SPEC Kit 347: Community-based Collections · 143
American Musicological Society records
American Musicological Society records, 1934-1992
http://dla.library.upenn.edu/dla/ead/ead.html?q=american%20musicological%20society&id=EAD_upenn_rbml_MsColl221&%23ref8[6/23/15, 2:33:45 PM]
and Edward Lowinsky were Members of the Board.
Because officers of the AMS usually only saw each other twice a year, at the spring
board meeting and at the annual meeting, the administration of the AMS took place
primarily through correspondence. As a result, AMS correspondence records often
provide an incredibly rich and detailed account of the decision-making that went on
behind any given course of action in the AMS. On the other hand, because it was left
up to the individual officers to send their files to the archives, there are often
tremendous gaps in the records. Some officers weeded their files significantly before
passing them on to a successor. Others discarded the outdated files of a
It was not until the early 70s that the AMS gave some thought to an ordered
preservation of their records. In 1972 Louise Cuyler made a microfilm copy of the
Society’s minute books from 1934-1971, and deposited the originals at the New York
Public Library. As of 1987 the minute books themselves were considered a
permanent part of the NYPL collection. The microfilm remains a part of the Penn
collection. In about 1970, Clayton Henderson of Beloit College and later of St. Mary’s
was appointed archivist, and he began to collect material there with the intention of
writing a history of the society. By 1981, Henderson writes that he suspected
missing records might be in the Library of Congress, in the Virginia Bonded
Warehouse, among the effects of Gustave Reese, and in the New York Public Library
of Performing Arts. Certainly some of the material remained in university files of the
individual officers.
In 1987 the Society resolved to move all of the records to a central location.
Because the Business Office of the Society had been located at the University of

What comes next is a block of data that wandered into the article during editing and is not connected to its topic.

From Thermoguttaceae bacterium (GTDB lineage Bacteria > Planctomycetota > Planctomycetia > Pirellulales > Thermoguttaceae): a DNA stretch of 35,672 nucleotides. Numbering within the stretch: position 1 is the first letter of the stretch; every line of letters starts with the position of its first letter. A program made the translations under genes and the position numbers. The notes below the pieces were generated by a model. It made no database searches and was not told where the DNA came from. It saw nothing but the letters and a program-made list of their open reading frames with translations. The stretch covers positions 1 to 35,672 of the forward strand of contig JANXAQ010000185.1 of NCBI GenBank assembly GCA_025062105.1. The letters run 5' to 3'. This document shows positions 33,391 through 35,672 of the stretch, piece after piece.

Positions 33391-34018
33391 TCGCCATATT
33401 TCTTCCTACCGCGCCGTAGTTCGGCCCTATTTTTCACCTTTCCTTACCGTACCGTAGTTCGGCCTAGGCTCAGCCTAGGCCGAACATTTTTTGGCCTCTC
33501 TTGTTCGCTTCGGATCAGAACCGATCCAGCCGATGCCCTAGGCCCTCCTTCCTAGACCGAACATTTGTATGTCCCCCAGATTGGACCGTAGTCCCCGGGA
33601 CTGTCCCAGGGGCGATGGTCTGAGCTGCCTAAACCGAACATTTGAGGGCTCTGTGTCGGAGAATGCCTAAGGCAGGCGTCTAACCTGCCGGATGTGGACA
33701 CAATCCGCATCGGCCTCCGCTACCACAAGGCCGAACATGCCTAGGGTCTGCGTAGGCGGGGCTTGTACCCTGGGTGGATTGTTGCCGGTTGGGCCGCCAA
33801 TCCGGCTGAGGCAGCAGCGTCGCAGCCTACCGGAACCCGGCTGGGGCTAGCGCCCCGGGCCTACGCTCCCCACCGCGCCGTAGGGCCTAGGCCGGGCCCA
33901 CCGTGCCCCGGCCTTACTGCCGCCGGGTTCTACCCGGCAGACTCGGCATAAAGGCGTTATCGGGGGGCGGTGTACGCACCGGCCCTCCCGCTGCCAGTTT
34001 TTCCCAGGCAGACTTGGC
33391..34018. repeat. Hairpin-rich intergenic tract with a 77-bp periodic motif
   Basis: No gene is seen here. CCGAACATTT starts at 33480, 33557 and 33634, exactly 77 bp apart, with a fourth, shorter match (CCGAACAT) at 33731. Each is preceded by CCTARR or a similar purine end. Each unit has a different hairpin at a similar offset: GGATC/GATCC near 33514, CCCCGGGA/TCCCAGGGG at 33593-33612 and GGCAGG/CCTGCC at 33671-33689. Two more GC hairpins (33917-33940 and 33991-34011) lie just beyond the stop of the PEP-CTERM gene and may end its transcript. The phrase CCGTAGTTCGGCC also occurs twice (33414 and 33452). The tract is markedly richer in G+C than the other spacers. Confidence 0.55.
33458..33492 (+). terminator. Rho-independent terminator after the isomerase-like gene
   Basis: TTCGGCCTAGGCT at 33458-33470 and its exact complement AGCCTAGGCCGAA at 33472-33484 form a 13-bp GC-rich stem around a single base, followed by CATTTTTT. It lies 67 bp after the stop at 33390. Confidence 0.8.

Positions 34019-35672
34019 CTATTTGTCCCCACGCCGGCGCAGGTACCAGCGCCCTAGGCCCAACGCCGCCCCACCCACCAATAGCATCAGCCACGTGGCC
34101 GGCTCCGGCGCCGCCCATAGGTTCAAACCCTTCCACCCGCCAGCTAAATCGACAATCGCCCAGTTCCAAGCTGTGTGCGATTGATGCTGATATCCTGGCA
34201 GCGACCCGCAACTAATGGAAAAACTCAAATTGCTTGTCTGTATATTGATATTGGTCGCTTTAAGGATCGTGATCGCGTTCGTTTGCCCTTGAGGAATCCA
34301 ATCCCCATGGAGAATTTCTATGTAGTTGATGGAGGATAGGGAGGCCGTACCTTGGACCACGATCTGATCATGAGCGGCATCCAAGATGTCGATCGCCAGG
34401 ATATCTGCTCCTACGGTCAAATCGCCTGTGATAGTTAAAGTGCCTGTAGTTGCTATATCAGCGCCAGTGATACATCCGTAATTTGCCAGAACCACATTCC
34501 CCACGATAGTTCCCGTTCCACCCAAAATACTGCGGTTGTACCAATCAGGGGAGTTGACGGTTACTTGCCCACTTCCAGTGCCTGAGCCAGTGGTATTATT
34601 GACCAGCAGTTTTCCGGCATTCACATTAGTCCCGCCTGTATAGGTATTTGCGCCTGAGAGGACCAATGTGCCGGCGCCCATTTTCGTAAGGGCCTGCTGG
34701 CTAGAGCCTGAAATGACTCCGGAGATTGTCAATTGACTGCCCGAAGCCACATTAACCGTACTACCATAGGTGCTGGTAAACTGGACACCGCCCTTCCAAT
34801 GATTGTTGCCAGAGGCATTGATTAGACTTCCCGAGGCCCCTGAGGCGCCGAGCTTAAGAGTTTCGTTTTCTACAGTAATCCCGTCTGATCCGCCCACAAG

Pennsylvania for many years, Philadelphia seemed a logical site for the archive. As
John Roberts of Penn’s Van Pelt Library wrote at the time, “Because of the long
association between the AMS and the University of Pennsylvania, we believe it is
highly appropriate that the society’s archives be located here.”[1] The archives were
transferred as a gift to the University of Pennsylvania in January of 1989. Since then
various officers and committee chairs have added their files to the collection.
Currently the bulk of the material begins with the first meeting of the AMA in June of
1934, and ends with the end of H. Wiley Hitchcock’s presidential term in 1992. The
most significant gap occurs from 1950-1958 the presidential files of Gustave Reese,
Donald Grout (1953-54), Karl Geiringer, and J. Murray Barbour do not appear to
have been included.
Some material has been removed from the collection, including personal papers of
Otto Albrecht and Alvin Johnson, as well as form letters, publications of societies
other than the AMS, tourism brochures, triplicate copies, and ephemera unrelated to
the AMS.
General Correspondence
Over the course of its history the AMS had occasion to correspond with many of the
principal figures in the field of music research, including professional and scholarly
organizations, academic institutions, publishing houses and individuals. This
correspondence series consists of letters addressed to officers of the society by
outside individuals or organizations. This includes letters from members of the
society, and even officers of the society at times before or after their term of office.
Letters from these individuals and institutions are filed alphabetically to provide
name access to some of the most prominent members of the field of musical
research. In contrast, the outgoing correspondence is arranged chronologically in
order to allow research on a given time period. This dual arrangement allows a
researcher both easy access to individual correspondence and also an overview of
the activities and concerns of the society over time. The bulk of the correspondence
dates from the late 1930s through the mid-1980s.
The earliest correspondents include some of the Society’s founding members,
including Charles Seeger and Curt Sachs. Paul Henry Lang, one of the founding
members of the Society, periodically wrote to clarify his views on the future of the
Society. William Newman, onetime president of the AMS often offered his opinions as
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